“When I read [Crichton’s] script I thought it was like my life, except that it was outdated in its details,” Baer said. Wells asked him to supply notes and then come to L.A. for several months to break stories. After two seasons Baer was bumped up to co-producer and stayed on for four more seasons, using his experience behind the stethoscope to get the medical issues right, and using his passion for social issues to push the envelope on HIV awareness.
Changing hearts and minds
A long-running megahit like ER can be, and was, a powerful conduit for educating and informing the public, with key issues and messages embedded in the scenes. From how a character contracted HIV, to how an employment case is handled, to how nurses treat spilled blood, every issue had to be considered for accuracy and social impact, Baer said.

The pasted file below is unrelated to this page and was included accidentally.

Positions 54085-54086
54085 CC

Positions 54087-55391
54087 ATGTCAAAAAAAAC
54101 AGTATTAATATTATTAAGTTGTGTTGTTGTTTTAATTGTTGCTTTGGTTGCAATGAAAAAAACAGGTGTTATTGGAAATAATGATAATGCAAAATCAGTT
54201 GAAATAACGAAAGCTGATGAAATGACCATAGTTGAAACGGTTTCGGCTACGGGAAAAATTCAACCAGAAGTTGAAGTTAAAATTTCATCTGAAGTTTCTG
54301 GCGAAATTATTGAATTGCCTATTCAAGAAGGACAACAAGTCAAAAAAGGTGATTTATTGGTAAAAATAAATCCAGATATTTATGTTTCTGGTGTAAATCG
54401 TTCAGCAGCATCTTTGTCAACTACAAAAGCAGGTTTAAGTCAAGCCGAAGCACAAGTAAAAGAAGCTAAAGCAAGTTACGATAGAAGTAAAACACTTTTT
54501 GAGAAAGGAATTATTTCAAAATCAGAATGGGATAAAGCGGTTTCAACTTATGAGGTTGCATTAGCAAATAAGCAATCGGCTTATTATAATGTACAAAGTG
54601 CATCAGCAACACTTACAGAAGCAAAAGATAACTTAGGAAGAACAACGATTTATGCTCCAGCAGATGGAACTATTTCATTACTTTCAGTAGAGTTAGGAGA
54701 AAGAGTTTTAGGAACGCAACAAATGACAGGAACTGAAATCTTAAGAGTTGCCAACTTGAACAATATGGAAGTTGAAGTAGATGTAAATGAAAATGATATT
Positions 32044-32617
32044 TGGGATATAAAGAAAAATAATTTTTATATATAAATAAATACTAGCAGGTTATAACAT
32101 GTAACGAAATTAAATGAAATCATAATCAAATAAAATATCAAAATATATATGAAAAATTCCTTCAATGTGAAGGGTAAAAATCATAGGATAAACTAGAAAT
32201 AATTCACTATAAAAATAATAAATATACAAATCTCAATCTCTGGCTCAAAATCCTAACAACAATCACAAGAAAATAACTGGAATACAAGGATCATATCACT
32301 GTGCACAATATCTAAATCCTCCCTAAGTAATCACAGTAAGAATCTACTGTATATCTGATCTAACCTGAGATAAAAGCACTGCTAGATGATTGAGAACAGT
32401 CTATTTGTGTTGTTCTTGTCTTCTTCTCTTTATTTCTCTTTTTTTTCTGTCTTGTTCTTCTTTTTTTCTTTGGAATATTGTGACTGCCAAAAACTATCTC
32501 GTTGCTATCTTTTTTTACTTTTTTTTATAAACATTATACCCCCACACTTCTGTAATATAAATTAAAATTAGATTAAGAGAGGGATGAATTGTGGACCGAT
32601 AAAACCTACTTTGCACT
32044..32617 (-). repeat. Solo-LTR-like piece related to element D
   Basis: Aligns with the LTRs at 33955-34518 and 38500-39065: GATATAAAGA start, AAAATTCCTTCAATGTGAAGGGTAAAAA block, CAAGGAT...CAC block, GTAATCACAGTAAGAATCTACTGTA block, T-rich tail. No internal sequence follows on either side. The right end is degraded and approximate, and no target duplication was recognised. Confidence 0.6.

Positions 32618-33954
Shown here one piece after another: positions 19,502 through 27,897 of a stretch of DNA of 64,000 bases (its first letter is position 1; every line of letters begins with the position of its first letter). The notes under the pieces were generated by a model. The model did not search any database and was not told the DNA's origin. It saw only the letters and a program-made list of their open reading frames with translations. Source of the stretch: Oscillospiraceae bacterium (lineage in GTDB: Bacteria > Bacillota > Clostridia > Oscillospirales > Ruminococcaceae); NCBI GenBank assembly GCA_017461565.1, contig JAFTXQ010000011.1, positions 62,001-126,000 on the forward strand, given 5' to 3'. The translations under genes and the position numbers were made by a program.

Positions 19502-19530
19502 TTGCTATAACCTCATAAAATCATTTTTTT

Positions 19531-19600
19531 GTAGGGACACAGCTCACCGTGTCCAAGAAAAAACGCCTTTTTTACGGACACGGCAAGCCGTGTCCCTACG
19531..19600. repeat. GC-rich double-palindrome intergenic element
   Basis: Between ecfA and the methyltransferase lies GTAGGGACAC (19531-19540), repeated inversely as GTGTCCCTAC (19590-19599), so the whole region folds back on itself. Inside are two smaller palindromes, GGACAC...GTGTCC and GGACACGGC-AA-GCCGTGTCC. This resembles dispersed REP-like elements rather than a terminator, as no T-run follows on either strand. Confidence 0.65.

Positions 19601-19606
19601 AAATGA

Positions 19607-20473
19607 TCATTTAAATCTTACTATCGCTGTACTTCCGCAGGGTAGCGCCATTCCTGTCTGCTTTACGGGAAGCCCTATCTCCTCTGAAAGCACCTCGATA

For four seasons the Jeanie Boulet storyline exposed millions of primetime viewers to issues people with HIV faced and are still facing. Through several storylines, Boulet faced dating while positive and adopting a child with pediatric AIDS. A plot point about getting HIV-infected blood on the skin educated a fearful public about how the virus is transmitted and how it isn’t.
But Boulet wasn’t just put there to be the “HIV character.” Her issues around HIV were woven carefully into storylines, so the writers could gently shift viewers’ prejudices and misconceptions.
One episode from the third season, “Ask Me No Questions, I’ll Tell You No Lies,” involves privacy issues about Boulet’s HIV status as a healthcare provider after another doctor views her file. The storyline played out over several episodes.